Special Features: 4/5Anyone interested in the true story behind the exfiltration (AKA the “Canadian Caper”) won’t be disappointed as the bonus material relays the story in a variety of ways. The other pieces – the feature-length commentary and a featurette – look at the more technical aspects of the film, making for a decently balanced set of material. A DVD and UltraViolet digital copy round out the package.
Pre-Menu Trailers: Ultraviolet (1:22, HD) and “Beautiful Creatures” (2:33, HD).
Picture-in-Picture: Eyewitness Account (2:00:22, HD) Interviews with surviving members of the House Guests, Tony Mendez, Ambassador Ken Taylor and his wife Pat, former President Jimmy Carter, and many others relate the events of the Iran Hostage Crisis and Mendez’s extraction efforts.
Commentary with Ben Affleck and Screenwriter Chris Terrio: Available with both Korean and Chinese subtitles.
Rescued from Tehran: We Were There (16:51, HD): For those looking for less of a commitment, the interviews from “Eyewitness Account” are edited into a more condensed form.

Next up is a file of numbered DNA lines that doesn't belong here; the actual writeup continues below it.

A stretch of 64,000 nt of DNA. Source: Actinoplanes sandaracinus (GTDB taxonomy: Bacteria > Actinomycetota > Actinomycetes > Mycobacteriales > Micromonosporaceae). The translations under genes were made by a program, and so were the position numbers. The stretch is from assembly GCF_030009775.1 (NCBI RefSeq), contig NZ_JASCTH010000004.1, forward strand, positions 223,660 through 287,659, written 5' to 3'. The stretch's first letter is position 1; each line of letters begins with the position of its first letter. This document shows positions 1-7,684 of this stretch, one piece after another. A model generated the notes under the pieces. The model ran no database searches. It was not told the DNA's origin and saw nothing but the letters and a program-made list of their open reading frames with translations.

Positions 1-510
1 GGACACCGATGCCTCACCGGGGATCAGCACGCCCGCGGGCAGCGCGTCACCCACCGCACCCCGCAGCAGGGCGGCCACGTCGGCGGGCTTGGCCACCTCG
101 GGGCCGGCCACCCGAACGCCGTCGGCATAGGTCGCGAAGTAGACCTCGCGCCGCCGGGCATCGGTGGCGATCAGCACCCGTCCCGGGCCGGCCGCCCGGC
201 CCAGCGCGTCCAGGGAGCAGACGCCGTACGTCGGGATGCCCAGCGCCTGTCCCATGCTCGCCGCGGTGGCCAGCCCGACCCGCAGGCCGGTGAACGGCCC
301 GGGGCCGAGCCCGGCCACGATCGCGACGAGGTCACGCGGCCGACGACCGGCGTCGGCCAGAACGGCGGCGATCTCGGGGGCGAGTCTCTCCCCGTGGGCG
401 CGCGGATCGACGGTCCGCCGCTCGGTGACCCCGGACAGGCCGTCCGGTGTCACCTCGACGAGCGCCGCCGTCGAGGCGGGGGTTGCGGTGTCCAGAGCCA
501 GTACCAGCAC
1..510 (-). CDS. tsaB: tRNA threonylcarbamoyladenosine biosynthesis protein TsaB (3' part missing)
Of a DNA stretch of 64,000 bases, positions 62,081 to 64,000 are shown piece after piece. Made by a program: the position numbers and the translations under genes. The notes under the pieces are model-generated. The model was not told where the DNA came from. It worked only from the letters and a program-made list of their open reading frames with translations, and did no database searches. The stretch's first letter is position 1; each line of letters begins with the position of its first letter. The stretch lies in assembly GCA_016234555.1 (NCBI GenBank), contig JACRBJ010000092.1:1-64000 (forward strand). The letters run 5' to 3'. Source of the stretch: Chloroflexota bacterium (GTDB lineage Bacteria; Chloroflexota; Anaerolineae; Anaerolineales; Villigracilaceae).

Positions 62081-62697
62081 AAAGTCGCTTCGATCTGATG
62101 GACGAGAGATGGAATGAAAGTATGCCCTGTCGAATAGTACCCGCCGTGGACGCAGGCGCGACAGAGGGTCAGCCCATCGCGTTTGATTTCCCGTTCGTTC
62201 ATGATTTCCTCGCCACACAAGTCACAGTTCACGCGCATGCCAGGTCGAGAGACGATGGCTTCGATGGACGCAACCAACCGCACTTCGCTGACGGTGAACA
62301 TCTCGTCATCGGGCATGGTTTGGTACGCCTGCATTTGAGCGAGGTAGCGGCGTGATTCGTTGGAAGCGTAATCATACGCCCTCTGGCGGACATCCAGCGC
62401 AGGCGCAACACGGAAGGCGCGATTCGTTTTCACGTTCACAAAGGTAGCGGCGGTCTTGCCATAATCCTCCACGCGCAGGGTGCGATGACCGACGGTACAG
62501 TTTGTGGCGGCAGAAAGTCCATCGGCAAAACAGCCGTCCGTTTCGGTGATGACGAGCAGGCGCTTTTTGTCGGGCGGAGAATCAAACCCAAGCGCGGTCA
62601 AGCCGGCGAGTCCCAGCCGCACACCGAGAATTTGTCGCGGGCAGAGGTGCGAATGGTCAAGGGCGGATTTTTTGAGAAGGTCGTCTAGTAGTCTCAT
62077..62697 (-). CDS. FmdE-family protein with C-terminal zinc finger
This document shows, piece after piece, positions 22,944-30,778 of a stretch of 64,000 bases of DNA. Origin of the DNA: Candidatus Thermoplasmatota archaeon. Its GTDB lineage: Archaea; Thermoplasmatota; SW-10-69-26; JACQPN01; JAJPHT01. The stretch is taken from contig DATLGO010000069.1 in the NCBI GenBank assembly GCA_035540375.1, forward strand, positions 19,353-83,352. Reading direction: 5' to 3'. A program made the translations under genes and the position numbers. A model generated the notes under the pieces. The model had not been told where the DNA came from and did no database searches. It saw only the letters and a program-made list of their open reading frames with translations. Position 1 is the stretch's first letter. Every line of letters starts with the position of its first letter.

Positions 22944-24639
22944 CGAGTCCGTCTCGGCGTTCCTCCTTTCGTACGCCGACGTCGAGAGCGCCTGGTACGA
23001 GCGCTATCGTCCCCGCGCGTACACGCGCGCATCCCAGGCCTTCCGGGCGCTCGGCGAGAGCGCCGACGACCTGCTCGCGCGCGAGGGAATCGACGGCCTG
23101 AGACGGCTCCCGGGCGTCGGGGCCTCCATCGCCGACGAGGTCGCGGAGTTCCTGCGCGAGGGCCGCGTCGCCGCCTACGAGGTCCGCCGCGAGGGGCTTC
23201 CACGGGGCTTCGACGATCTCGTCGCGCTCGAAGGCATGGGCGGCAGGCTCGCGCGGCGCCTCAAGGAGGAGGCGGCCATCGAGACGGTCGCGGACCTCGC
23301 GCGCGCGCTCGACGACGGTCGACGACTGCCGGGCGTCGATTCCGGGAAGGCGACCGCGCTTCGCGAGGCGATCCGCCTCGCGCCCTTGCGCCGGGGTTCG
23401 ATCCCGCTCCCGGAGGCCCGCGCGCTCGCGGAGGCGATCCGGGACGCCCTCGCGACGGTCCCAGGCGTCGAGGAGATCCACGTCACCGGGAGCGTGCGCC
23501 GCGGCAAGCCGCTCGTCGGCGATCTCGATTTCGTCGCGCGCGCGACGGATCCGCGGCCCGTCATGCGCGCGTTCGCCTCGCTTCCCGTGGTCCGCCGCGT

Argo: Absolute Authenticity (11:19, HD) Through behind the scenes footage and interviews, the featurette highlights the production crew’s attention to detail and efforts to impart a sense of realism to the film with its design, costuming, location scouting, and more.
Argo: The CIA and Hollywood Connection (6:05, HD): Provides an overview of the CIA effort around “Argo,” John Chambers' work with the agency, and Tony Mendez’s professional and personal relationship with him.
Escape from Iran: The Hollywood Option (46:34, SD): Produced in 2004 for Canada’s History Television, the documentary is probably the most in-depth about what actually went down with the caper, particularly with the Canadian government’s heavy involvement in the effort.
[*] 2.40:1, enhanced for widescreen, MPEG2 video
[*] English, French and Spanish Dolby Digital 5.1 audio
[*] English, French and Spanish subtitles
[*] “Rescued from Tehran” featurette
[/list] Digital Copy: Redeem by February 19, 2015.
Recap and RecommendationThe Feature: 4/5
Video Quality: 4.5/5
Audio Quality: 4.5/5
Special Features: 4/5
Overall Score (not an average): 4/5
Warner Home Video delivers an impressive high definition presentation for actor-director Ben Affleck’s third directorial effort, detailing the rescue of six American citizens caught up in the conflict of the Iran Hostage Crisis. The bonus material offers a good balance between historical, “what really happened” information and details about the production process. While the price of the title will inevitably drop after release day, those who especially enjoyed the film should have no reservations picking it up as soon as it hits store shelves.